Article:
It is not at all easy to make a screenplay adaptation out of a Ray story as it has so many broad scenarios to be covered. But Mukherji has done a commendable job as he has treated the whole project from the perspective of an avid lover of the story, of the characters, of the book. He has taken a lot of the dialogues directly from the original story. The story itself is so powerful and engaging that it keeps the audiences’ attention throughout all the six episodes but it is Mukherji’s execution that makes the visuals so charming. Supriyo Dutta’s lenses have made the landscapes, drone-shots and other sequences picturesque and Debojyoti Ghosh’s beautiful grading has given them the authentic period look. My favorite shot of the film is when Rishi Kaushik raises the curtain and walks in the central stage of the circus following by his multiple shadows and we see the whole scene from a long drone-shot. These threads of well composed shots have been aptly knotted by Editor, Pronoy Dasgupta. Srijit Mukherji has even taken long shots of conversions to showcase the intricate details in Tanmoy Chakraborty’s impeccable production designing. Mukherji has left no stone unturned to get the ‘look and feel’ right. Sabarni Das’s precise costumes and Moloy Mukherjee’s accurate make up have helped Srijit to recreate the illustrations perfectly from the book. When you are watching a cinema on a silent movie theater, you are compelled to listen to every single meaningful silence and sounds of the sequences in the film because a dark and silent theatre is capable of doing that magic. And that magic cannot be recreated by the screens of your Laptops, Smart TVs, and Mobiles. That’s why Joy Sarkar’s soothing background score which has been used almost in each and every sequence tries to create a dramatic effect which may trigger the audiences’ attention and Anindit Roy’s and Adeep Singh Manki’s sound designing makes all of the dialogues more clear and loud rather artificially to lessen the natural noise outside. I have not felt uncomfortable watching the use of the VFX in the series as I have found it far better than the visual effects of the Bengali film which had the biggest budget.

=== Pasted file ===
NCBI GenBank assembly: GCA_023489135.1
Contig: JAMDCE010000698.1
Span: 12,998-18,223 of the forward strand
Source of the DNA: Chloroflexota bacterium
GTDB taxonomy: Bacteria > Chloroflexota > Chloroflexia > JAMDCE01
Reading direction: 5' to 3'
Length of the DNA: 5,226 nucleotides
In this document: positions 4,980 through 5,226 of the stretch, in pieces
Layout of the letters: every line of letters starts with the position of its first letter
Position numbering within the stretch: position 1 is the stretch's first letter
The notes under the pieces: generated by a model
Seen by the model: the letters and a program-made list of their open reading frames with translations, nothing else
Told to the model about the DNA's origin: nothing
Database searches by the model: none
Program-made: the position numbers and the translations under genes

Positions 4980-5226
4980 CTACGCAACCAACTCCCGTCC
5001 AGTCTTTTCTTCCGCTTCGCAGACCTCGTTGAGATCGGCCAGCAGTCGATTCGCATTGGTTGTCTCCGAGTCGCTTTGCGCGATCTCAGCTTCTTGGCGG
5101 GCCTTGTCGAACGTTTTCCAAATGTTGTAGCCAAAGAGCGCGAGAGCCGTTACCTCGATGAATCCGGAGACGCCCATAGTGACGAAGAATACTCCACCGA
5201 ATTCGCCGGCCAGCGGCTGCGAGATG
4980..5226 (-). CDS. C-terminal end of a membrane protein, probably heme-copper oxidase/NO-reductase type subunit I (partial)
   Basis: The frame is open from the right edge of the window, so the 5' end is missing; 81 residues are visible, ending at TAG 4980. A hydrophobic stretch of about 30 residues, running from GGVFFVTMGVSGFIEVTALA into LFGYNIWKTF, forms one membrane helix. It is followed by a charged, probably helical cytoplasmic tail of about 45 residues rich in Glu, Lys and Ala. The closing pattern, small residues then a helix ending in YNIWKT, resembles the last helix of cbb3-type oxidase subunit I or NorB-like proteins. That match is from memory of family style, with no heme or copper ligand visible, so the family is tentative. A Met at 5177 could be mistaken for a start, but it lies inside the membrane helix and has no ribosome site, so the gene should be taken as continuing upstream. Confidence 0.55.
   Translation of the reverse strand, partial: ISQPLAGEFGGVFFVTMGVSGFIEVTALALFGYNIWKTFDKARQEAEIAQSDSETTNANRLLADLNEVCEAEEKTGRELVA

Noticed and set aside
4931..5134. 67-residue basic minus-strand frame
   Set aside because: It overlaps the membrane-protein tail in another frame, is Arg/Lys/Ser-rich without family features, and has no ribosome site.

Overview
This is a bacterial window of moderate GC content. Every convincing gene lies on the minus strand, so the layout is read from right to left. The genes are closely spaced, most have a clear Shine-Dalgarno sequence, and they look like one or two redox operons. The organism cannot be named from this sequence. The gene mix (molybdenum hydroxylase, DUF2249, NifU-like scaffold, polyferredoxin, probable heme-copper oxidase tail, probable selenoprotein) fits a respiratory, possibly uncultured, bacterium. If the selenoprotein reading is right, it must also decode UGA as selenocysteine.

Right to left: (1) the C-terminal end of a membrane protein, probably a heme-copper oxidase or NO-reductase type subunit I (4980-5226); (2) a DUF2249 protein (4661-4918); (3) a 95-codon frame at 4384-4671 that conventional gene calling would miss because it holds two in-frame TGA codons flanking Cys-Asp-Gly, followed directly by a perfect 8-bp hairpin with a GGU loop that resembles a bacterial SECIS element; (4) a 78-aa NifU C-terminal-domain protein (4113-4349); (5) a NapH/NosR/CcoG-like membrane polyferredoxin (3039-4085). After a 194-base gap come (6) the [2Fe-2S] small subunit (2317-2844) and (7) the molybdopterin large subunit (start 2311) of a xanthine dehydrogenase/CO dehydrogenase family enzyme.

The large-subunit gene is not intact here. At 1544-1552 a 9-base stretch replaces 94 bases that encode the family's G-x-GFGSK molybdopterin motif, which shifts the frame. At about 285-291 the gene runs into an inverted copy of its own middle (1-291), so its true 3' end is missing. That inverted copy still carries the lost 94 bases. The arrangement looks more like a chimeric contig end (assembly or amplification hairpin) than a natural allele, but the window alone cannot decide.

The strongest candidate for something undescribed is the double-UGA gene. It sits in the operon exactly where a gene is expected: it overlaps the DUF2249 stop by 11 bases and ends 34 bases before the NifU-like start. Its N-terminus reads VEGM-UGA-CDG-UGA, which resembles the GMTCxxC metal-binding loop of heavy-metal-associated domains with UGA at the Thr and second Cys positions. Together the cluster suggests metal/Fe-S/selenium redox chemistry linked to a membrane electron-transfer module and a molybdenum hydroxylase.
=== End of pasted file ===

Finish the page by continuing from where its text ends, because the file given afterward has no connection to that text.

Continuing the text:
Comparison in art is done to trace out the similarities and disparities between two different artistic works which have been originated from the same source. Cinematic presentation of Feluda has been done and will be done by various filmmakers in various platforms. In the first season of Feluda Pherot, Srijit Mukherji has equally used his ‘MOGOJ’ (intellect) and his ‘ASTRO’ (technical brilliance) to capture the delicate innocence of the literary work.

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Alternate Take presents a new pitstop for fresh , unbiased and hopefully perceptive thoughts on cinema. We are trying to create and build a community of critics , and sustain a exchange and dialogue between established, prominent critics and aspiring young critics.

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A space for reviews, retrospectives, analyses, interviews around all things cinema, standing left of the field.